Funeral Mass of Father Ross Mckenney at Saint Joseph’s Church, Elsternwick

Tuesday 24 May 2016

"Blessed are those who die in the Lord, they shall rest forever after their works, since their good deeds go with them." (Rev 14:13)

Dear Brothers and Sisters,

Today we come to farewell a devoted pastor, a brother priest who loved his people and had a deep appreciation of the seriousness of the priesthood. Indeed, gravitas and facility with words, as well as the way he wove sentences together with expression and development, are very characteristic of him. He used his great abilities always in the service of his people, and in reflecting the love of his mother, Catherine, of his siblings and family and particularly, of the parochial and Jesuit education which he had received.

Father Ross was born at Benalla on 25 February 1945 and was educated at Saint Bernadette's School, West Ivanhoe, and in the very special community of Saint Patrick's College, East Melbourne, from where he matriculated in December 1962. He had been an altar server at West Ivanhoe and always joyfully conveyed a sense of ceremony in what he did. Ross was gifted intellectually and benefited greatly from the Jesuit education, the small classes and the friendships of Saint Patrick's College close to the Cathedral.

For about a year and a half before leaving school he had contemplated joining the Jesuits and he entertained this for some months further, with a brief stay in 1964 in the novitiate at Watsonia, before emerging more clearly with the idea that his vocation was as a diocesan priest.

Each of us has our own rate of development towards our state in life. In the second half of 1964 he was a judge's associate in the County Court responsible, as he put it, “for the formal procedure, pleading and clerical requirements of the Court in its criminal and civil jurisdiction and for communicating with the barristers and their clients”.

Ross received a university scholarship to study law, which he delayed until 1964, and remained studying until graduating in November 1968. After a further post-graduate course in 1969 and the completion of Articles he was enrolled as a barrister and solicitor, and practised as a solicitor. In 1971 Ross went to Saint Paul's National Seminary in Kensington where he enjoyed the companionship of other mature men, always acting with style, and was ordained to the priesthood by Archbishop Little on 24th August 1974.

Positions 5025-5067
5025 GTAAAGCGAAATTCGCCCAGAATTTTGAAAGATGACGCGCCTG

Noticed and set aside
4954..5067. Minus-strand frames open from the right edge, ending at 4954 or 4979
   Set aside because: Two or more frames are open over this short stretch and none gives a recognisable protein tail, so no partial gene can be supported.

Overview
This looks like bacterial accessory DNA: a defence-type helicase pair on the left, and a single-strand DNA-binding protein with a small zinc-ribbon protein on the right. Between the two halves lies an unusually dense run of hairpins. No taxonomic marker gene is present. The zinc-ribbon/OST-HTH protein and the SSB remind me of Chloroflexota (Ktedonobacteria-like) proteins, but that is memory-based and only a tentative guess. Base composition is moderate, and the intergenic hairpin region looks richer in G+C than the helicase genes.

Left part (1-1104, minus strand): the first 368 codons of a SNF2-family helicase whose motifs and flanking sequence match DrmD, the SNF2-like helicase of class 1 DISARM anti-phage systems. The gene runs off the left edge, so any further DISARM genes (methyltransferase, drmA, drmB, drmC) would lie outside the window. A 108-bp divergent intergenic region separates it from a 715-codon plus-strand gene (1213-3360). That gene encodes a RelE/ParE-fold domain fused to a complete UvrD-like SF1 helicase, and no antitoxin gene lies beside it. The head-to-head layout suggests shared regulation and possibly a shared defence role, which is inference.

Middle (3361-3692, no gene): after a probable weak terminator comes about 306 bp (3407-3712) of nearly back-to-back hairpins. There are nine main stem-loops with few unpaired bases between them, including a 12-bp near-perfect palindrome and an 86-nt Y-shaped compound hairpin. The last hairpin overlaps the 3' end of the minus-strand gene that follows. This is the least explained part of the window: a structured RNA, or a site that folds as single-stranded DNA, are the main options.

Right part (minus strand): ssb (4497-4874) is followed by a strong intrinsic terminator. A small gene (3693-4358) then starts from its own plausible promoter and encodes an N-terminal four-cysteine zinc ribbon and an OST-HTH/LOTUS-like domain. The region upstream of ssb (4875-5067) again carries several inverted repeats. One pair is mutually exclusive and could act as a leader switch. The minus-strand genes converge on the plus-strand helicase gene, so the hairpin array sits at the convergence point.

After a brief appointment in Castlemaine he went to North Balwyn (1975), Murrumbeena (1978) and was asked to study Canon Law at the Catholic University of America for a year from mid-1978 to 1979. When he returned he worked on the Matrimonial Tribunal, residing at Preston until his move to Mentone as Administrator for a brief period in 1987. In his time at the Tribunal he undertook the work of interviews, counselling and defending the bond. Archbishop Little appointed him for a term of two years as Director of the Office of Reconciliation of Disputes. His term was further extended and he was also appointed a judge.

Underneath a strong, confident exterior was a great sensitivity to people. He was concerned at times about their needs, reached out to children as their pastor and was loved and respected in the schools.

In 1989 after a short time at Mount Waverley, he became Parish Priest of East Oakleigh and Deanery Coordinator until 2001, when he was appointed Parish Priest of Templestowe for a short time, followed by an appointment as Pastor at Burwood from 2002 to 2006.

Ross really loved his time here in Elsternwick. He loved the Church, the house, the people, the school families; he sought to understand them and, although his health was indifferent at times, he would surround them with care. He was a man who obviously loved his faith and loved and befriended Church leaders. This was evident in his conversation and in his large view of life, of people and of the serious issues which confronted us.

Six months ago, upon diagnosis of cancer, Father Ross made the difficult decision to retire and become Pastor Emeritus. I know he enjoyed the company of other priests at Justin Villa, but after recent hospitalisation, he went to Bundoora where he was very sick indeed.

Father Ross McKenney used his gifts well and with constancy. He sought to be a good pastor despite the limitations of health from time to time. He was a man who loved the Church, loved the faith and loved people. His suffering borne with courage, his ministry reaching out to people, his seriousness about the faith and all it contained are the good works which he leaves as an example for us of a man dedicated to the great ideals of priesthood in our Archdiocese.

Ross, we thank you for your loyalty and friendship; we thank you for your good and forthright manner; we thank you for your devotion to God's people over your forty-one years of priesthood. May you rest in peace.

+ Denis J Hart,
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